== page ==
Vail Valley: Violence is never justified
Special to Vail Daily
Val, CO Colorado
VAIL, Colorado – We in Colorado’s Vail Valley live in a wonderful place where we would like to think that acts of violence and purposeful intention to hurt another just would not happen. And yet, we have experienced in this last year very visible acts of violence towards another and towards self. Homicide and suicide happen in our valley. We simply cannot pretend otherwise.
Violence is a major issue facing today’s young adults. National statistics suggest that one in 12 high school students is threatened or injured with a weapon each year.
Those between the ages of 12 and 24 are at the highest risk of being the victim of violence. Though there is no single explanation for the overall rise in youth violence, we do know that there are several factors that provide some “warning signs” for the tendency toward violent behavior.
Some use violence as a means of expression. Although certainly inappropriate, some use violent behavior as a way to release feelings of anger or frustration. They may think there are no answers to their problems, and never having learned alternative methods for dealing with frustrations, they turn to violence to express their out of control emotions. Do you know someone who has not learned appropriate expressions for frustrations and they resort to violence as a means of expressing themselves?
Others use violence as a means for manipulation in order to get something they want or in attempts to control another. This manipulation can take many forms, from indirect pressure to the violent acts that we read about in some domestic violence incidents. Have you seen signs of manipulative behavior in someone you know that borders on the violent?
Violence is also used to retaliate against those who have been hurtful or are perceived to have hurt someone that the person cares about. Violence is learned behavior, but like all learned behaviors, it can be changed. Some say things like, “I just can’t help it – this is just the way I am.” Research and experience, however, clearly indicate that, apart from some specific mental disorders, that position is just not justifiable. We can choose to be different.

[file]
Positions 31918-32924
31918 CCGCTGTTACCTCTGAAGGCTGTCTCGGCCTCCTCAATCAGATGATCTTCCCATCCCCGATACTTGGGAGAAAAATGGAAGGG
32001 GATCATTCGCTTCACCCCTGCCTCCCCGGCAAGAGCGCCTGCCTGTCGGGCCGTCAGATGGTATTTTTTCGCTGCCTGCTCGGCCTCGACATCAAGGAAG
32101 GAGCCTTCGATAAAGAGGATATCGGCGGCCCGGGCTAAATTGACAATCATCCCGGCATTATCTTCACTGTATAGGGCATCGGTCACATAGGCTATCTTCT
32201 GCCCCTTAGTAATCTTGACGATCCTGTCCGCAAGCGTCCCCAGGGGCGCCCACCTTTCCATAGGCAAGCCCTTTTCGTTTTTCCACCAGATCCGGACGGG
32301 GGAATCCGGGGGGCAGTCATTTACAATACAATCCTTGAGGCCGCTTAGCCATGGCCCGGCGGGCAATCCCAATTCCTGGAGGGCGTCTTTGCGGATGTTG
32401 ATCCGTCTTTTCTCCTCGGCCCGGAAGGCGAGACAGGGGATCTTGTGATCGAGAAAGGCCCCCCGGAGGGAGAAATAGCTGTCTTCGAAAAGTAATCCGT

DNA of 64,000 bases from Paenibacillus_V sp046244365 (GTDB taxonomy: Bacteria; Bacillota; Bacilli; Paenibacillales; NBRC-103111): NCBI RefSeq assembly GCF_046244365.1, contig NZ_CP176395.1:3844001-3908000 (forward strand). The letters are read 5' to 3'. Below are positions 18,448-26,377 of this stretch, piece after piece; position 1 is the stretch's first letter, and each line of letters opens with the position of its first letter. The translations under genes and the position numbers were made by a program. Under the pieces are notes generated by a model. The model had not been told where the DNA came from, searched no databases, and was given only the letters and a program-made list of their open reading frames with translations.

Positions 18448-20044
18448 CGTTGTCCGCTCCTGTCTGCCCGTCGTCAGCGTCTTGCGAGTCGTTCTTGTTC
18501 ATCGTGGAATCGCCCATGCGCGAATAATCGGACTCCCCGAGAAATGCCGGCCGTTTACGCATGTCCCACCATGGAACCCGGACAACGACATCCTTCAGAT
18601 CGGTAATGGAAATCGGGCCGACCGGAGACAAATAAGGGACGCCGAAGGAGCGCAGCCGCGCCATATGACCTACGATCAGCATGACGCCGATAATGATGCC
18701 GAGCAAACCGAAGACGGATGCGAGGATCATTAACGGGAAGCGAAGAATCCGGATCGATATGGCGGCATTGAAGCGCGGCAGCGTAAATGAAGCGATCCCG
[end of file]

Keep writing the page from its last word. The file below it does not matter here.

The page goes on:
There are a number of factors that contribute to violent behavior in our society – peer pressure, the need for attention or respect, feelings of low self-worth, early childhood abuse or neglect, and witnessing violence at home, in the community or in the media. It is important to recognize warning signs of violence in others, before tragic incidents take place. Some of those warning signals include loss of temper on a daily basis, frequent physical fighting or destructive behavior, increase in use of drugs or alcohol, feelings of rejection, feeling constantly disrespected, or failing to acknowledge the feelings or rights of others.
When you recognize violence warning signs in someone else or in yourself, there are things you can do. Just hoping that someone else will deal with the situation is the easy way out, but it may have tragic results. Tell someone you respect about your concerns and ask for help. The key to really preventing violent behavior is asking an experienced professional for help. The most important thing to remember is: “You don’t have to go it alone.”
Anger is a part of life, but you can free yourself from the cycle of violence by learning to talk about your feelings. It’s normal to feel angry or frustrated when you’ve been let down or betrayed. But anger and frustration never justify violent action. Anger is a strong emotion that can be difficult to keep in check, but the right response is always to stay cool. Be strong, be safe and get help.
Randy J. Simmonds, Ph.D. is the clinical director of the Samaritan Center of the Rockies, a nonprofit counseling center in Edwards. Simmonds can be contacted at 970-926-8558. For more information about the Samaritan Center go to http://www.samaritan-vail.org
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